Kasabian to bring dark, danceable rock to Beantown

by Caroline McKenzie | 2/22/05 6:00am

Like the bandana around the face of their ubiquitous stenciled logo, the boys of Kasabian are shrouded in their own bits of mystery. The band, originally from Leicester, England, reportedly retreated into an old remote farmhouse to record their eponymous debut album. Rumors say they named the place Plaggey Bag Ranch, toked up more than their fair share and surrounded themselves with tons of music. But whatever they did, apparently it worked. They emerged as scruffy, longhaired stars with an ace album, filled with a mixture of violence and paranoia embedded in dark, clubby electronic-infused rock beats.

Their album went to top five in the U.K. charts this past October and the single "L.S.F. (Lost Souls Forever)" made it into the Top Ten. Perhaps a more interesting sign of their success in these times when the Danger Mouse School of Mixing reigns supreme is that any music-savvy eBayer can get his hands on a white vinyl mash-up of Kasabian's "Processed Beats" mixed with the Stone Roses' little masterpiece "Waterfall." Any English rocker would have to consider that successful.

Kasabian have not been all washed up on our shores either. Even though the album doesn't drop stateside until March 8, they're already on CMJ's Top Ten chart and the single "Club Foot" was last week's free iTunes download. Furthermore, they're starting off on their first U.S. tour and hitting Boston's Paradise Rock Club with fellow Britons the Music on Wednesday night.

But the funny thing about Kasabian is really the song titles. With names like "Cutt Off," "Reason Is Treason" and "L.S.F. (Lost Souls Forever)," they sound like a baby pop group born in the age of slang-orthography and Internet abbreviations (although there's no obvious explanation for the track entitled "Ovary Stripe"). But the image Kasabian cultivates is more wide-eyed rebellion than youthful playfulness. Named after the Charles Manson's getaway driver, Kasabian stamps every release with the same creepy stenciled image, badmouths the Strokes to the press, releases gritty music videos and sings lyrics like "See the stones coming at my window / See they left me with no protection / Tell his family that he won't be okay / K! I! LL!"

This is all to say that Kasabian have the frayed nerves of Thom Yorke channeled through melodies more reminiscent of Black Rebel Motorcycle Club. They're, in a way, everything rock should be: kinda dark, a little dangerous, but infinitely danceable.

Their self-titled debut album survives on these qualities, buoyed by front man Tom Meighan's filtered, forceful lyrics. The record opens on a muted electronic chimes on the first track, "Club Foot," that sound like it could be the beginning to a Mercury Rev track until the guitar kicks in and all similarities to anything so mellow are swiftly given the boot, and the album takes on a forceful tone. Tracks like "Reason Is Treason" inspire the kind of hopping, hands-in-the-air dancing and loud-mouthed singing that recent attempts at "rock" by mellower, blander bands (think Keane) apparently forgot existed.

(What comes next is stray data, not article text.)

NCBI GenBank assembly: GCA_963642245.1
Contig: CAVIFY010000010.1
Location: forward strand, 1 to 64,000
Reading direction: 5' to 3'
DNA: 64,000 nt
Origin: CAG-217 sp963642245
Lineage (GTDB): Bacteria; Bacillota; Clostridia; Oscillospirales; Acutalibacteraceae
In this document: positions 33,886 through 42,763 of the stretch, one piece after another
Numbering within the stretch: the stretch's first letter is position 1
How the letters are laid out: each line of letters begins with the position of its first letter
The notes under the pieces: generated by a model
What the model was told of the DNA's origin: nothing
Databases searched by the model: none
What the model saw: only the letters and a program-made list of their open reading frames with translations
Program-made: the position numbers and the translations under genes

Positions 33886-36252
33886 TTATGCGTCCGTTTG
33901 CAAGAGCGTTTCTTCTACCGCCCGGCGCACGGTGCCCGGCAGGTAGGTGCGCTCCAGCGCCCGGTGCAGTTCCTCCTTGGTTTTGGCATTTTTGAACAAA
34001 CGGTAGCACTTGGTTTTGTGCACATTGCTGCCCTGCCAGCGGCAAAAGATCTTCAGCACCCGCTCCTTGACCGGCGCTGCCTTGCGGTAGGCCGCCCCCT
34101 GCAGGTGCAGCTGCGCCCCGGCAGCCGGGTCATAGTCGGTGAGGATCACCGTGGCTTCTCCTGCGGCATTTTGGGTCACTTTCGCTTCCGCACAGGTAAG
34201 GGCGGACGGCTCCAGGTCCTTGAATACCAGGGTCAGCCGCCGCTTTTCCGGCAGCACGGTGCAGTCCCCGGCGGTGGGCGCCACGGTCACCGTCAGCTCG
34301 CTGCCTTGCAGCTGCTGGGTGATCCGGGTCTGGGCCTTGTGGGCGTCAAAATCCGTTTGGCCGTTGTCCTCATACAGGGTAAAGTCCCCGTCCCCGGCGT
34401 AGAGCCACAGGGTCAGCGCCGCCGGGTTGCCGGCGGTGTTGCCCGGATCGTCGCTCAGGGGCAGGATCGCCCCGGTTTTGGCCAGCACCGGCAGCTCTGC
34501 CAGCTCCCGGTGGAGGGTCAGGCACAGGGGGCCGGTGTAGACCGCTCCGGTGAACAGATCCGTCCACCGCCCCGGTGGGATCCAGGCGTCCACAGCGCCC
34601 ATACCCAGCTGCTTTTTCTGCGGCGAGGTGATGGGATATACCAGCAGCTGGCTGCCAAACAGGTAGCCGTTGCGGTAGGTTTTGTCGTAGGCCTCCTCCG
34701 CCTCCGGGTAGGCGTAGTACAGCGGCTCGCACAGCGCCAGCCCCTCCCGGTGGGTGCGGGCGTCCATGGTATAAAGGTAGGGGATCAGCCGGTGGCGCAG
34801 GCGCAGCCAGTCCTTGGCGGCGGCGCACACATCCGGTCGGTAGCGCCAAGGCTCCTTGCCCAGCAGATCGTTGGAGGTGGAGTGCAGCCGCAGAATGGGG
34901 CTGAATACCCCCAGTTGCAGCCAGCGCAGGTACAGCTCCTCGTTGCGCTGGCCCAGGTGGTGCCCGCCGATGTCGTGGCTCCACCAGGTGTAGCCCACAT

But the album has it's more transcendental moments as well, such as the lush and energetic electronic opening to "I.D." that's entirely instrumental for almost two minutes. That the same track is book-ended by "Orange (Interlude)," a 46-second piece of drumming and a repeated crescendo of choral notes, is an entirely brilliant move and flows fantastically into the next track, "L.S.F.," in which the lyrics jump in almost immediately.

The closing track, "U Boat," is similarly beautiful in a brooding, almost soulful way. It's hauntingly reminiscent of the emptiness of open water: the sharks are out there, but the music leaves the listener hanging onto a life buoy wondering just where they are.

The standout track, though, is certainly the mid-album "Test Transmission," a calmer piece of electronic beauty and wandering lyrics. The opening rumbles and rolls its way in on rollicking staccato sounds, and the chorus is a jaunty wail complete with its own soul clap. Guitars seem to come in from all over, synth sounds quietly explode like sunbursts buoying the vocals and it all descends into a high pitched human sigh.

Tracks like "Test Transmission" seem to highlight the potential Kasabian has to go beyond the terror-obsessed milieu of much of the rest of the album in future efforts. But for the moment, Kasabian's rocking odes to rebellion and drug-induced paranoia are some of the most enticing invitations to flash your middle finger, lose yourself in the music and romance the dance floor that are coming out of rock today.